From Cole to Caprice, celebrities kept lawyers busy in 2006

Times Online, December 18, 2006
Celebrities, don’t you just love ‘em? Alright, not all of the time. I know that the arbiter of correct legal thought, the man on the Clapham omnibus, gets a little fed up with the preening and prancing of those in the public eye. But we lawyers never tire of them. Celebrities have large bank accounts, pay their bills and have an unerring ability to require legal advice — and this was another bumper year.

Our favourite celebrity brushes with the law in 2006:

10. Ashley Cole, the now notoriously heterosexual England football player, sued the News of the World and The Sun for libel and breach of privacy: so far, so routine. But Cole’s legal action was unusual in that the articles in question, which alleged that an unnamed Premiership football player was bisexual, did not name him. His novel claim relied upon the concept of "false privacy"; this meant that although Cole, who now plays for Chelsea, did not accept that the articles were true he still contended that they infringed his right to a private life. The papers apologised and paid "very substantial" damages.

9. Tony Blair, the country’s most famous lawyer, achieved the dubious distinction of becoming the first British Prime Minister to be questioned in a criminal inquiry as the "cash for peerages" scandal deepened. The Times then revealed that Downing Street aides and Labour officials were being investigated on suspicion of perverting the course of justice after it appeared that documents relating to the investigation had "disappeared". Whoops.

8. Madonna was involved in a highly-publicised adoption wrangle – proof that turning 40 should not be seen as a bar to continued involvement in complex legal problems.

7. Pete Doherty. Troubled, sensitive, talented, delicately handsome, well-acquainted with Kate Moss – he even supports my beloved QPR! Why, when he seems to have it all, the young man continues to land himself in trouble with the law is a mystery. It must be more than concern for his lawyer’s well-being. Perhaps in 2007 he will tell us, in between court appearances.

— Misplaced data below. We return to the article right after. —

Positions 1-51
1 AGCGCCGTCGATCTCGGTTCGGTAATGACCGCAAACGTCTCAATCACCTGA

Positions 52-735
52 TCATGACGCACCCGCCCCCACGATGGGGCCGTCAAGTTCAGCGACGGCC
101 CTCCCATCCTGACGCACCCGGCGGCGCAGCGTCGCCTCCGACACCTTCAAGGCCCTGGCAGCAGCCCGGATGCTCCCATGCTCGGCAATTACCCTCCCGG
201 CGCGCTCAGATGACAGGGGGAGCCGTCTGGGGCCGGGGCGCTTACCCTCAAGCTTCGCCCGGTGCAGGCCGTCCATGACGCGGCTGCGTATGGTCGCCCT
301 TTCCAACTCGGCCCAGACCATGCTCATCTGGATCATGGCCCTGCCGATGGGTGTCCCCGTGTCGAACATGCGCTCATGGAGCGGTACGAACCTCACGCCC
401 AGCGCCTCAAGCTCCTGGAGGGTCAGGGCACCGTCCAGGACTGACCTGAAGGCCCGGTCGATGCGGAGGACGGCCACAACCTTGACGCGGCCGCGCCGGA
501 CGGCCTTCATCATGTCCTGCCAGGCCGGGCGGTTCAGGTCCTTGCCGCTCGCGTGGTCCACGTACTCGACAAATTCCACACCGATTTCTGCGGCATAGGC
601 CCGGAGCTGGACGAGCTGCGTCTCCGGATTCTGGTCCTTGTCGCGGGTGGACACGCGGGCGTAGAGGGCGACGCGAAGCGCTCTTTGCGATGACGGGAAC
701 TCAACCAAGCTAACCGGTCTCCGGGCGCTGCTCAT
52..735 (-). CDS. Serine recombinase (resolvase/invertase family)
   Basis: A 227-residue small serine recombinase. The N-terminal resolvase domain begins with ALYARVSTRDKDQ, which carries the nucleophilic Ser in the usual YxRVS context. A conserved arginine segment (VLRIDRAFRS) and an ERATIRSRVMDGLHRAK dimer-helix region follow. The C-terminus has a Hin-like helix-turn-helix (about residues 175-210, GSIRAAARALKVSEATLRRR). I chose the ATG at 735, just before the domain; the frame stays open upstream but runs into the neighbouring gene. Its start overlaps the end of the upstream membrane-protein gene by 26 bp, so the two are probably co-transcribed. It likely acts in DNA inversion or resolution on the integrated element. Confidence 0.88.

6. Caprice. Nice legs, even lovelier face, shame about the drink-driving. Not even Mr Loophole could save her.

5. Mr Loophole. Oh, delicious irony! Nick Freeman, so-called "lawyer to the stars" was everywhere in 2006, becoming a star in his own right, but then ran into a spot of bother with Gwent Police, who are investigating claims that he was involved in a conspiracy to pervert the course of justice. He has denied any wrongdoing but I cannot help but wonder whether there is another Mr Loophole out there helping him assert his innocence. A loophole lawyer for the loophole lawyer to the stars?

4. Naomi Campbell. No review of celebrities and their legal contre-temps would be complete without her. This year: several alleged assaults, including one involving a "jewel-encrusted mobile phone."

3. Mel Gibson has to place highly for so spectacularly denting his reputation by drink-driving and following it up with an anti-Semitic tirade. Good work for his lawyers but a much harder task for his publicist.

2. Snoop Dogg was arrested last month for allegedly possessing drugs and a firearm. The rapper is no stranger to the judicial process but has not served any time since the early 1990s. Excellent work by his legal team.

The preceding individuals are all worthy contenders, but nobody else could take top spot in 2006 but:

1. Heather Mills and Sir Paul McCartney. The tabloids could barely contain their glee when the former model and the ex-Beatle split and launched into the year’s most public divorce, lining up Anthony Julius of Mishcon de Reya and Fiona Shackleton of Payne Hicks Beach, the lawyers who went toe-to-toe during the Prince and Princess of Wales’ divorce, to represent them. Things reached an incendiary pitch after a portion of Mills’ divorce filing emerged in the press alleging Sir Paul had violently attacked her, sparking speculation as to who might have leaked such a thing. Mills then began representing herself in some aspects related to the case, apparently feeling that the estimated £15,000-a-day costs were a bit too steep. A contested hearing is expected to be heard in public in the spring – which of course means that 2007 promises to be even better.